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Problem

I want to design the class architecture for an agent that interacts with an environment by repeating three steps until the end of an episode: First, the environment provides an observation to the agent. Second, the agent chooses an action in response. Third, the environment rewards the action by a reward. The agent is composed of partial behaviors, for example:

  • Act randomly with a given probability and delegate to the next behavior otherwise.
  • Simplify the observations and always have the next higher behavior handle them.
  • Normalize rewards into a certain range but leave everything else to the next behavior.
  • Forward every other observation to the next behavior, and ignore the others. Repeat the next behavior's actions during the ignored observations.
  • Choose an action based on the current observation and a strategy learned from the past.

Behaviors

Generally, behaviors receive observations and either return an action, or forward a modified observation to the next behavior. They will eventually get back an action that they can modify and pass back to the previous behavior. However, they can also create and send a new observation to the next behavior first. Each behavior must receive its reward at some point after returning an action and before receiving the next observation.

Example

In summary, observations, actions, and rewards can flow between the behaviors before producing the action for the environment. Here is an example interaction of two behaviors with an environment (observations are blue, actions are red, rewards are yellow):

example interactions of two behaviors and the environment

Question

The behaviors should not know of each other, so that I can add additional behaviors in between existing ones or stop the simulation at any time. How can I design this? Are there any patterns to simplify the dynamic interaction between my behaviors?

  • Do you have any Interface definitions that we can look at? – Robert Harvey Aug 12 '16 at 0:12
  • @RobertHarvey An interface for Behavior would be a observe(x): a or x method to receive observations from the previous behavior and a perform(a): a or x method to receive actions from the next behavior. Both return actions for the previous or observations for the next behavior. Here is an agent implementation for this design. However, it does not take rewards into account. – danijar Aug 12 '16 at 0:31
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Your formulation lends itself to actors. Just replace "agent" with "actor" and your arrows with "messages" and you're there.

You could take a look at actor libraries like Akka or Actor-based languages like Erlang. The general idea of actor models is also well-described on wikipedia.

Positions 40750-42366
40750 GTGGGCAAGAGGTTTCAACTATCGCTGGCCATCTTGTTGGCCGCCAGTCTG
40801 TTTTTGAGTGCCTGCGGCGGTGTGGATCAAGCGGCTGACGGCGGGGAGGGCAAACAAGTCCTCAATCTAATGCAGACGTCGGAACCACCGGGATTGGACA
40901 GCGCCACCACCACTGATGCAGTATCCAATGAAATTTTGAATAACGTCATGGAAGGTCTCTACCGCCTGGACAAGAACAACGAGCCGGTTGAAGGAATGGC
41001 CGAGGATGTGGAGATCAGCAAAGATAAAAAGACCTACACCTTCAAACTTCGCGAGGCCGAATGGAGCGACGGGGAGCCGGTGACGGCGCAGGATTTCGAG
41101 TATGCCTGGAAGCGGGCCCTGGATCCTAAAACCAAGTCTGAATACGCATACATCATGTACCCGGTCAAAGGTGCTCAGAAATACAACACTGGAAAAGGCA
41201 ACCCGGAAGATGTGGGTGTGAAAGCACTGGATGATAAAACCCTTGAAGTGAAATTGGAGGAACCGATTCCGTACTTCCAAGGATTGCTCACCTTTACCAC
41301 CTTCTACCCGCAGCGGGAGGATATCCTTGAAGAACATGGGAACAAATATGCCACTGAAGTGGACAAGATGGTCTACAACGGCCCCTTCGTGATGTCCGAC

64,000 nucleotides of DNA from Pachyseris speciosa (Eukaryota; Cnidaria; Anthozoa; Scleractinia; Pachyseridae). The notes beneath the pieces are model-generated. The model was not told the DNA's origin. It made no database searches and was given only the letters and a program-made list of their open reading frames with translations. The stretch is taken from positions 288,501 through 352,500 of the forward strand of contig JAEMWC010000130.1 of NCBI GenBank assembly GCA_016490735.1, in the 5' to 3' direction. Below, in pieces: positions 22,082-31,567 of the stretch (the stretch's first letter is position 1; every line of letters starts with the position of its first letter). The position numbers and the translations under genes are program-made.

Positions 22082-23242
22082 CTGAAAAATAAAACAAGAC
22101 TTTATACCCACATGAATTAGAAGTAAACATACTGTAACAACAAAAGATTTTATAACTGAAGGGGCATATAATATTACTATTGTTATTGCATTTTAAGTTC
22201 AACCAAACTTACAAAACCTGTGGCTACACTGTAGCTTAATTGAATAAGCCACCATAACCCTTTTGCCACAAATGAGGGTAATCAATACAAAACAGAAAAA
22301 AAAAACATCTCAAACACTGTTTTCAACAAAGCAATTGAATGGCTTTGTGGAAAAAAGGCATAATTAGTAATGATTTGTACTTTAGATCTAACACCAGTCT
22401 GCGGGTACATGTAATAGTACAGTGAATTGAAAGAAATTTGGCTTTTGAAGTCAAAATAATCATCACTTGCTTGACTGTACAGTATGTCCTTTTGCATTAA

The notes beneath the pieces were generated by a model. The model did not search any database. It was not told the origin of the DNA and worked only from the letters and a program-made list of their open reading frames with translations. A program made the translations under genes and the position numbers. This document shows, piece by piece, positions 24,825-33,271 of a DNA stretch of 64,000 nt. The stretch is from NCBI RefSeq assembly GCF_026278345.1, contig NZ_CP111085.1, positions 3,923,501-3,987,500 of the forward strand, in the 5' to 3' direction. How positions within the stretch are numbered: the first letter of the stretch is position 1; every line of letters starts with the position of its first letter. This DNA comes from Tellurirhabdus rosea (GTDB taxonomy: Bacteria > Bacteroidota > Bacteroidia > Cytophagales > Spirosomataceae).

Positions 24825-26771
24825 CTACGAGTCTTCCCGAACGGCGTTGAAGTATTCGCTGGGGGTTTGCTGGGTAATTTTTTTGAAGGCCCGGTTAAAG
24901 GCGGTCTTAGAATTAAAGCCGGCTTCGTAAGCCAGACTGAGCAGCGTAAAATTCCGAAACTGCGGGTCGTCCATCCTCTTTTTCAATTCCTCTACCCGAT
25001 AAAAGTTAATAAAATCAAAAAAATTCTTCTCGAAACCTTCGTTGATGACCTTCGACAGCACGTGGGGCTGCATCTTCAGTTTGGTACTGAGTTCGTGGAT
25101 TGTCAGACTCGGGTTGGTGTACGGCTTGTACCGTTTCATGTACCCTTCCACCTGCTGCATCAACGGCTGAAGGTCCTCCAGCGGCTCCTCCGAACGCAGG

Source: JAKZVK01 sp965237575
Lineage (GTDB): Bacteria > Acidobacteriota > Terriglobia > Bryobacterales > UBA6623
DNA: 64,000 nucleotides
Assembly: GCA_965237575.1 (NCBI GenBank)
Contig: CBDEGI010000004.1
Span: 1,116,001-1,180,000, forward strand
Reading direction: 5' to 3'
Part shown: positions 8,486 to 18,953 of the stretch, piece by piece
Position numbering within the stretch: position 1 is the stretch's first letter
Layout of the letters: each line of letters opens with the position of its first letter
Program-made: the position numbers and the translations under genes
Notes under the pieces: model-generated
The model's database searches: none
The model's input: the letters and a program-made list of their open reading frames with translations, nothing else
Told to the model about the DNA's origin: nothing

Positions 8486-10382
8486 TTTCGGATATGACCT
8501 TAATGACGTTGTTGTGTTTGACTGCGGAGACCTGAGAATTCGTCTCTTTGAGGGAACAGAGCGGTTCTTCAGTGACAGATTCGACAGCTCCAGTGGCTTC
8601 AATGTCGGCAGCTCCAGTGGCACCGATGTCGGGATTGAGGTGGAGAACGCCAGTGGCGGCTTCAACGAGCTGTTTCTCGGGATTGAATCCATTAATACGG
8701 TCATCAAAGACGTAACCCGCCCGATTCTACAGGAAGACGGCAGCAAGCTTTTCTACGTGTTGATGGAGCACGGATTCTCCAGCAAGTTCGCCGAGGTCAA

Basically, an actor model addresses your requirements nicely:

  • Delegation of behavior: Just send the message to another actor
  • Hierarchy: Actors are typically already organized in a hierarchy. Usually, this is for fault tolerance, as the higher actors are supervisors, but it may suit your need of letting "the next higher behavior handle" the messages.
  • Forward every other observation: You can add an actor specifically with this forwarding behavior in place, independent of the other behaviors/actors.
  • Choose an action: Basics of actors, as they always have to choose what to do when an incoming message arrives.
  • Timing constraints: message sending for actors directly supports concepts like: wait for an answer, before processing further messages.

Additionally, libraries like Akka also support explicit behavior of actors and changing it. Think of it as replacing the method that handles incoming messages by a complete different method doing different things for the same messages. It's up to you to find out, whether your use cases profit more from having different actors per behavior, or whether modelling actors with changing behaviors is more appropriate.

Edit - to address your concerns:

Yes, actors are inherently parallel, however, the actual communication sequence can be sequentialized. If you let your actors block and wait for an answer, you essentially get a synchronous process (albeit I agree it may no longer be a natural match).

The order could be determined by the environment actor. You send the observation, wait for the resulting action and send the reward. Or behavior-changing actors could be used to design this sequence (i.e. after sending the observation, the actor changes its behavior to a new one in which it can only accept actions).

In terms of having to respond in a certain way, the concept of channels may be interesting to you. In Akka (not sure about Erlang there) you can define typed channels, which basically gives you a type-safe communication where only messages of certain types can be exchanged via the channel. Hence, you can ensure things like the response having to be this or that.

  • Thanks, I see some problems, though: My process is synchronous but actors run in parallel. Moreover, I want to enforce certain rules for the Behaviors instances, such as (1) the order of steps in each local observation, action, and reward cycle, or (2) that a behavior must respond with one of two options. Both seem to be hard to implement using actors. What do you think? – danijar Aug 12 '16 at 6:38

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